Issues Impacting Health and Development
Poverty and malnutrition are the leading causes of high maternal and child mortality rates in developing countries. Together, they seriously impair the resistance of the body to infections. In children, malnutrition impacts their learning ability besides leading to high dropouts from schools. This reduces the returns to investment in education. The average real rate of social return on primary schooling in low income countries was estimated at 24 per cent (World Bank, 1981). If improved health status can be ensured through proper nutritional and health care, the rate of return on education can be improved. Better health implies that less resources are required to be devoted for curative health care. Resources thus spared can be spent for other productive purposes. Realising the severity of the problem, the millennium development goals (MDGs) of the UN included three goals to be targeted for achievement by 2015 in the health sector. These are
(i) reduction of under five child mortality by two-thirds;
(ii) improvement in maternal health by achieving reduction in maternal mortality rate by three-quarters;
(iii) combat diseases like malaria, HIV/AIDS and other diseases by reducing their incidence by one-half reversing the spread of such major diseases.
To achieve the above goals, massive funding and policy initiatives are required. Such initiatives, besides focusing on improvement in consumption/nutritional levels, can be centred around the major diseases. Tuberculosis and Malaria are identified to be among the major diseases contributing to adult mortality. Acute respiratory infections is identified to be a major child killer. These diseases are known to hurt rural people more than city dwellers suggesting that the focus of policy initiatives should centre more on the rural population. Some simple measures/provisions identified to prevent the mortality arising from these diseases are: bed-nets, affordable antibiotics, trained birth attendants and spreading awareness on basic hygiene.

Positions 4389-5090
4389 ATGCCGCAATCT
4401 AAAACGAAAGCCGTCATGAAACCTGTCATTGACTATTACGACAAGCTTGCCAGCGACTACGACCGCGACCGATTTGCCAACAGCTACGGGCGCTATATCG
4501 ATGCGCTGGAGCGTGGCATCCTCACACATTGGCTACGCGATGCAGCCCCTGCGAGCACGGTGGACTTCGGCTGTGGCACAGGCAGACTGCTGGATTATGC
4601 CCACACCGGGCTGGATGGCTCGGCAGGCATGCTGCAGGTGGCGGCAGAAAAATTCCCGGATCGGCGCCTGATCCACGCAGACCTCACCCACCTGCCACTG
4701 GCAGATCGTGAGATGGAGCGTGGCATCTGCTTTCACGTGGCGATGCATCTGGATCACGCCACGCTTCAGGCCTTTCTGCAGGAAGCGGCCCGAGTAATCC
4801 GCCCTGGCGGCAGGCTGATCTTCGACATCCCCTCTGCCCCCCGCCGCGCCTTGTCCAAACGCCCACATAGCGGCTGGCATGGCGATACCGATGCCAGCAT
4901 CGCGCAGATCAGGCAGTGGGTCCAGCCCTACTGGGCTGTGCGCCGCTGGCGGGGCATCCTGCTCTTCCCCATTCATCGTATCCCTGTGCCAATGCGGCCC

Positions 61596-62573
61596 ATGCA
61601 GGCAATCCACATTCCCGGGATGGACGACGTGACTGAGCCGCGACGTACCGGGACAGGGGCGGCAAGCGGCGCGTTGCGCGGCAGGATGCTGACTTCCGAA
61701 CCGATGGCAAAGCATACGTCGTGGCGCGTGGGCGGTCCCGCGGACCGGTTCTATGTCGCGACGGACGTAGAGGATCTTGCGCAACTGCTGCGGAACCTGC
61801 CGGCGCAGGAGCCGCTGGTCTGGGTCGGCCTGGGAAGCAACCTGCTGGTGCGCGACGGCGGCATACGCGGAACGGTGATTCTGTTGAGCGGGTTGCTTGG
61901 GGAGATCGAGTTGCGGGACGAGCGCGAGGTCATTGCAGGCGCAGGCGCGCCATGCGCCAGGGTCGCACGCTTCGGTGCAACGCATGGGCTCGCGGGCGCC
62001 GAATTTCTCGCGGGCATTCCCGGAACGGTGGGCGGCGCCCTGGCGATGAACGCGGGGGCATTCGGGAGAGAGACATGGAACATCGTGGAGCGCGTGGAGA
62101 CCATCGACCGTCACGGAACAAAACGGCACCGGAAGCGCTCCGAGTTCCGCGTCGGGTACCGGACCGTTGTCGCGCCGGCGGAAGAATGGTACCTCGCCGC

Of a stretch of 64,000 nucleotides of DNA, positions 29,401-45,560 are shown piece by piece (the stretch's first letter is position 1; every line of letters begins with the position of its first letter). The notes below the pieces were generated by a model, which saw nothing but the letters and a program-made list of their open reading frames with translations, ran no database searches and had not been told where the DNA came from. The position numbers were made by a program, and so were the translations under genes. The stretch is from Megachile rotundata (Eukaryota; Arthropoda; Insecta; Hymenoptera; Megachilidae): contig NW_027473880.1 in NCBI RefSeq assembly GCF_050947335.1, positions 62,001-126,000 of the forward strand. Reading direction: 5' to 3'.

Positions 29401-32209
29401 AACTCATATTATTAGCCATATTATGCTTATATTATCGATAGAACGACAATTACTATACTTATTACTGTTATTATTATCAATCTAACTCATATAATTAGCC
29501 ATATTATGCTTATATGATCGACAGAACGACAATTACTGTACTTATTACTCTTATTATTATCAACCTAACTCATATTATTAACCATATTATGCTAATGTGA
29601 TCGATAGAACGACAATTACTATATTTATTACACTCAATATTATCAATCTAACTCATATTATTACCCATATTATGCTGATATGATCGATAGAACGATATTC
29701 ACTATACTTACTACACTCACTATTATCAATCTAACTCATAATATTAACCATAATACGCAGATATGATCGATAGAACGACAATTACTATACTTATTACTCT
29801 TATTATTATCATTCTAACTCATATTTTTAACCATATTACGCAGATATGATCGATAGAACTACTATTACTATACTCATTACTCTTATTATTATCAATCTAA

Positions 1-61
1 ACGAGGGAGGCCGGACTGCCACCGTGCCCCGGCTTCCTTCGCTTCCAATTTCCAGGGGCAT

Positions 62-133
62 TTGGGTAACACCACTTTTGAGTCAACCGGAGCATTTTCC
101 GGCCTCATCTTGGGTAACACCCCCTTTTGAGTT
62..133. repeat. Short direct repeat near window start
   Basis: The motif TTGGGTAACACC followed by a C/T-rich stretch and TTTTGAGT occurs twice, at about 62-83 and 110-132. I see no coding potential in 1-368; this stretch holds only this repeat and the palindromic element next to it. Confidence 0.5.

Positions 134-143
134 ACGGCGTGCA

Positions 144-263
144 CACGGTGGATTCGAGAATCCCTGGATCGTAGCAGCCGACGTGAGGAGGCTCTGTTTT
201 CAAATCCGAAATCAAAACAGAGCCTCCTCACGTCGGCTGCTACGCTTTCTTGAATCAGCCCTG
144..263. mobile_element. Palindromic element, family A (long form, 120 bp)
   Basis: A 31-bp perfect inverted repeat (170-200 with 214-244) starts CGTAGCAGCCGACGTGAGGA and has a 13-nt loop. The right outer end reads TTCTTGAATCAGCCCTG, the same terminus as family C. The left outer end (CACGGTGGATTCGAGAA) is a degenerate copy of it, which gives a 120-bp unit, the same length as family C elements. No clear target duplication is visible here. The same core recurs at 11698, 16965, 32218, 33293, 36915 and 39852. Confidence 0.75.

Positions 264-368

However, due to the large magnitude of the problem, the resources required to implement even such simple measures are huge. Along with the issue of limited resources, two other issues confronting the task of effective health delivery are
inequity and inefficiency. While the former refers to the problem of the rural health systems not having enough staff and resources dedicated to women and children, the latter refers to the anomaly on account of non-integration of vertical
programmes for specific diseases with the general health systems. All these concerns have received wide attention everywhere and specific suggestions have been made to tackle these problems.